In this installment of xoNecole's Our First Year, Deleesa and Trevor share how marriage is about work, navigating through the ups and downs, and prioritizing family. Here's their story:

How We Met

DeLeesa: I got to school early because I was starting [college] a semester late. I met him, we became friends, and I developed a little crush on him. One day, we were hanging out in his room and he just didn't want me to leave (laughs). So we were messing around for about a year. Exactly one year later, I told Trevor that I am not going to keep doing this unless he becomes my man. If he didn't make me his girl, then we were done. (Laughs)

Trevor: I tried to ride it out as long as I could (laughs). At the time, I was thinking, since I'm still in college, I shouldn't be tied down. But I knew that if I didn't make it official, she was going to leave. So, she was right, and we took it to the next level.

First Impressions

Trevor: I thought she was absolutely beautiful. She was pretty and the new girl on campus. So I knew she was going to get lots of attention. But I didn't want to be on that with her, so I continued to just be a stand-up guy. At first, it was the normal student-and-RA relationship. She would ask me what activities she could do on campus and I gave her a few suggestions. For a few days, we continued to hang out and I started to realize the chemistry we had between us.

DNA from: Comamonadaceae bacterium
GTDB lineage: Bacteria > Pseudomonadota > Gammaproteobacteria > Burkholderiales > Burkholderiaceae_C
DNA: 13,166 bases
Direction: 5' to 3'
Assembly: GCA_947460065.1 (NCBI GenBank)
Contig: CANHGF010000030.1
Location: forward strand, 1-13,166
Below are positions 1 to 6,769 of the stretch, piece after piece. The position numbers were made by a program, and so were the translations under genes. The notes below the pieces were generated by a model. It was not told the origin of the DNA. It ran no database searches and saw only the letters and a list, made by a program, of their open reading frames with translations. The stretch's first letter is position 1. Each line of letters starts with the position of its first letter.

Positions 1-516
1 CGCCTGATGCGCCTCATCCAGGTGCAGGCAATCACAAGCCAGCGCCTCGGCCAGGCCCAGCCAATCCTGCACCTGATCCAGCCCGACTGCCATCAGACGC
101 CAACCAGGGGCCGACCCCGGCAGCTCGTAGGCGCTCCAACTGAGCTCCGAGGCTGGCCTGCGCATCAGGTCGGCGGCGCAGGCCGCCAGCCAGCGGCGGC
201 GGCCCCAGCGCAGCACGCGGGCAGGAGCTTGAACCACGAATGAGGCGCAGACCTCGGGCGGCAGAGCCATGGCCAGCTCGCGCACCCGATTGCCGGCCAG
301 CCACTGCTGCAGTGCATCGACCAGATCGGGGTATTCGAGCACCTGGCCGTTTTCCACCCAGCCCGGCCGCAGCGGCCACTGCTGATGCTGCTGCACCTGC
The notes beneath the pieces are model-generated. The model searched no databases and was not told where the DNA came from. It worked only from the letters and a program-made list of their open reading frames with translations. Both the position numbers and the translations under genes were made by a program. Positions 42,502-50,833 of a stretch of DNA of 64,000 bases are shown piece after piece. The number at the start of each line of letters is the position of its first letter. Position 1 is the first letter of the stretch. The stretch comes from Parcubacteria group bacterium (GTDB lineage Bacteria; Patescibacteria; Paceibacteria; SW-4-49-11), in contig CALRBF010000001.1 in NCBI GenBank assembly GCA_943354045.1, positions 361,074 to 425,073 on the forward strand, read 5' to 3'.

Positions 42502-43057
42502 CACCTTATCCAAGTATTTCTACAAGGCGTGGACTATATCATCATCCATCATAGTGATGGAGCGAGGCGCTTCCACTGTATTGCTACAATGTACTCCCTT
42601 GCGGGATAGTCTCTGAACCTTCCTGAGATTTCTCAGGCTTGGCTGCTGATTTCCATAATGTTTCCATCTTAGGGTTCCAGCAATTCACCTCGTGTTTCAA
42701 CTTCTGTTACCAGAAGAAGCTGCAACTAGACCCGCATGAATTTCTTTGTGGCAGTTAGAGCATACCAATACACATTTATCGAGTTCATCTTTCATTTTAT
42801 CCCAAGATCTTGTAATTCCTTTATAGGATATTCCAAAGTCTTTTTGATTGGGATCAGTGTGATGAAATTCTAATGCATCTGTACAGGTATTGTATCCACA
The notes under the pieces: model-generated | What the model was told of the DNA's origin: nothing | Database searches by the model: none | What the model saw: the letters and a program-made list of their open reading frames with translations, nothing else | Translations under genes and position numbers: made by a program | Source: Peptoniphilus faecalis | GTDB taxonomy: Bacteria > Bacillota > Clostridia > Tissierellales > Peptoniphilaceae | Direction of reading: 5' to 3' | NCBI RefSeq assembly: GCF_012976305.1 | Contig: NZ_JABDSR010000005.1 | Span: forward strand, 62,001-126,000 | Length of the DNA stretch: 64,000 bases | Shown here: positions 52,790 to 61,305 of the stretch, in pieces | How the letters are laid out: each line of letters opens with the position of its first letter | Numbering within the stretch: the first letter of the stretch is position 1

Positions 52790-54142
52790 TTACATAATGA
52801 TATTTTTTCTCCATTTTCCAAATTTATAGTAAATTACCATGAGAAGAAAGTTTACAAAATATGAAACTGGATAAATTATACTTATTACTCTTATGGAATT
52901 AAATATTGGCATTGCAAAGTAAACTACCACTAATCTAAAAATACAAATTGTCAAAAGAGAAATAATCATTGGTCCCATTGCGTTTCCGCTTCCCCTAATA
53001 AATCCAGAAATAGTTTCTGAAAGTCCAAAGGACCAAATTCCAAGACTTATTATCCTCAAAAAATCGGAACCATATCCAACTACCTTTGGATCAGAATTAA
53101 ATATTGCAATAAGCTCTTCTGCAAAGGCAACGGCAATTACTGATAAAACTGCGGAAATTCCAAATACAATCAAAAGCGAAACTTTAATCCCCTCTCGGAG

DeLeesa: When I first met Trevor, I wasn't even thinking about going that [relationship] route with him. I was new to the school and I just wanted to be his friend. But because we shared bathrooms in the dorm, this man would just walk around in his towel sometimes. I couldn't help but notice him more after that. I just thought 'He is fine!' (Laughs) He was so nice and he never pressured me into anything, but, he knew what he was doing.

Favorite Things

DeLeesa: I love that he has unconditional love for me. I feel like that no matter what I do or no matter how mad he gets, he is still always going to be by my side for anything that I need. We have been together for a long time. Even though we had breaks in between, he has always been there for me.